You have already done the hard work of getting customers in the first place. It’s less expensive to service, support and sell to your current customers than it is to get new ones.  There are a number of easy ways to sell, with integrity and authenticity, to your current customers that will make them happier and boost your bottom line.

Puzzle me this, puzzle me that….

From the approaches listed in this article, what opportunities have you overlooked that you could use to increase the sales (either at the point of sale or lifetime sales per customer)?

If you choose to invest some time in exploring this further, the payoff can be significant and fast. To get the most out of this do the review either with your business coach/mentor, your team or (if you don’t have a team) with members of your business network.  If you don’t have a business network, get one! If you live in the UK, my recommendation is to visit www.thebusinesswealthclub.com to find a club near you.

Make it easy to buy and watch your profits grow

Strategy No. 1 to increase profitability – Increase your margin

I’m going to continue using the approach of cutting to the chase and giving the ‘answer’ up front.  If you’ve read any of my previous blogs – or you’re a truly inquisitive lifelong learner – then you’ll already know that “the answer isn’t the answer…”

You can increase your margin in a few ways.

  1. Reduce the net cost (your cost to provide/make it) and keep the selling price the same.
  2. Increase the price that you sell it for
  3. or do both.

For those out there who are shocked or scared by the notion of increasing prices (based upon the fear that ‘If I increase my price then I’ll lose customers”) let me be the Mythbuster on that particular point. A study by the U.S. Small Business Administration and the U.S. Chamber of Commerce found that the reasons people stop being customers are:

  • 68% Are upset with the treatment they’ve received
  • 14% Dissatisfied with product or service
  • 9% Price
  • 9% Other

That said, your focus should really be on the way you engage/interact with our customer and adding value that looking solely at the price you’re selling for.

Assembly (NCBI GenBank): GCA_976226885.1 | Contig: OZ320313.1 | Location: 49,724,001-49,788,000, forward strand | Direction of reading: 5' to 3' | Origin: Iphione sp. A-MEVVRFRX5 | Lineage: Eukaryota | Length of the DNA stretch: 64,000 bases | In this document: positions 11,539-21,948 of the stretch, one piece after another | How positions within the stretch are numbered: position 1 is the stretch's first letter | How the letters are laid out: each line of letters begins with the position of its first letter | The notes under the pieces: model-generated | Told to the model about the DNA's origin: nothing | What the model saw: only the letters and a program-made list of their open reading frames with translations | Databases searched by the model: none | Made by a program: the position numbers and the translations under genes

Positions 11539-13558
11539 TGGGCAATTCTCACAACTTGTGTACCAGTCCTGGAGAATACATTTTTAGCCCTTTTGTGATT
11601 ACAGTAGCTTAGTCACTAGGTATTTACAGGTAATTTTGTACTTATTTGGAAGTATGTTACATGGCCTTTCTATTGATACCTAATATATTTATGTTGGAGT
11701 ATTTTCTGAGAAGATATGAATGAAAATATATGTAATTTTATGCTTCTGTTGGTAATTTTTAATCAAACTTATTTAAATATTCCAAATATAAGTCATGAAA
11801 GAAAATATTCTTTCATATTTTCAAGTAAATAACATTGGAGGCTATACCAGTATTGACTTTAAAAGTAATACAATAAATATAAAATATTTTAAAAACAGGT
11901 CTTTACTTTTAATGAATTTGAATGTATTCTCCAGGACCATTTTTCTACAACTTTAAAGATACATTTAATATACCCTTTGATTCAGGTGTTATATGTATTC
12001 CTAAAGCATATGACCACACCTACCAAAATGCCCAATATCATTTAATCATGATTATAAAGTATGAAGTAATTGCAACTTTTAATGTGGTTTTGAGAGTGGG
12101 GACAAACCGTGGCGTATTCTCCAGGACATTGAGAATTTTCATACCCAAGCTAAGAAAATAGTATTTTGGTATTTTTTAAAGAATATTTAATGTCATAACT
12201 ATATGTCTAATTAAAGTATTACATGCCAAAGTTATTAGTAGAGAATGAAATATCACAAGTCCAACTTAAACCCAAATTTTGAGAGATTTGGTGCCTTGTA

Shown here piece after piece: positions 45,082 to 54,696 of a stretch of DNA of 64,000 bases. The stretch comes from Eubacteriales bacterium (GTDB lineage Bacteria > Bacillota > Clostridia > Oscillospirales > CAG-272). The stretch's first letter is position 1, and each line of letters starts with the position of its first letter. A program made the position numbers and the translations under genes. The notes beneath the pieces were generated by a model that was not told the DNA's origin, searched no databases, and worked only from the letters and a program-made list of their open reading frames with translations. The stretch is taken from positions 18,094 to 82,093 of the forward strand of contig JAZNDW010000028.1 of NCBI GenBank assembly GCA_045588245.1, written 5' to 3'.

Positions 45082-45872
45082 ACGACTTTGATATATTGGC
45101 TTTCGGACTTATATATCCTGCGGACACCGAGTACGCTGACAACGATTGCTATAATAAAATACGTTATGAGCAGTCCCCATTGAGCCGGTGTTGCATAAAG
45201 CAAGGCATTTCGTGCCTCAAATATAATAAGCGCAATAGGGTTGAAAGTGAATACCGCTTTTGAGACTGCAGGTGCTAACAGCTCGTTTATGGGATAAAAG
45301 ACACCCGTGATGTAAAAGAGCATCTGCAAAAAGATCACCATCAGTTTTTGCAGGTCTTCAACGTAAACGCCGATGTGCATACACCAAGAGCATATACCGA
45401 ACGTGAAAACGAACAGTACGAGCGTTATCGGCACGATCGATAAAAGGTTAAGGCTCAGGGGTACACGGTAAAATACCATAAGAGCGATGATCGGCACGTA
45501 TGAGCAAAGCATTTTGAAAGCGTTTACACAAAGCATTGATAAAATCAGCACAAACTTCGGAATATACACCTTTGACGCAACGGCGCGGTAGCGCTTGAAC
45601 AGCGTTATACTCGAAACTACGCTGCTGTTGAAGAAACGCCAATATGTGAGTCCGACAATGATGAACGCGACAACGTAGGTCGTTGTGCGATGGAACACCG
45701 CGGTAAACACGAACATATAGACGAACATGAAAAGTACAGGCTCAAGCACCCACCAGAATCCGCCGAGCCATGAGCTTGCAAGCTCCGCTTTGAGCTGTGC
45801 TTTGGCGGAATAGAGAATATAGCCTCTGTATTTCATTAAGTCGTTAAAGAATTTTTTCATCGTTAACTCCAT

It’s easy to buy something that has value to you and where YOU feel valued in the process.

Additionally, I would recommend that if you decide to increase the price, do so at the same time as emphasising and adding value.  This can be as easy as adding a feature that makes it easy to buy the product or service

Product Example – vending machine

How many times have you paid just a little more for something just because it was convenient?  It may have been petrol, a meal at a train station/airport or just a bottle of water at a ‘convenience store’.

This behaviour is perfectly fine and is quite common.  In fact, the busy pace of western life often requires – and caters for it.

On a recent visit to a college campus in the US I was waiting to meet one of the professors before I delivered a talk to business students.  As I waited by the faculty lounge, I noticed a couple of vending machines.  This wasn’t a surprise or interesting in itself until I noticed the added method of payment (MoP) feature that the machine had incorporated.

This feature allows customers to pay for the snack (including healthy snacks) with the ‘tap’ of a credit/debit card.  The cost of the items was slightly more than other vending machines but ‘what the heck it’s only 10 cents more’ – in exchange for the convenience and speed of the transaction. A win, win situation.

Service Example – Pencast & Recordings

The majority of my income is derived from providing consultancy services to organisations who want to make sure that projects are done right, first time, every time AND within the cost and time constraints that were agreed.  Another part of my income is from providing one-to-one coaching for business leaders with teams between 5 and 20 people.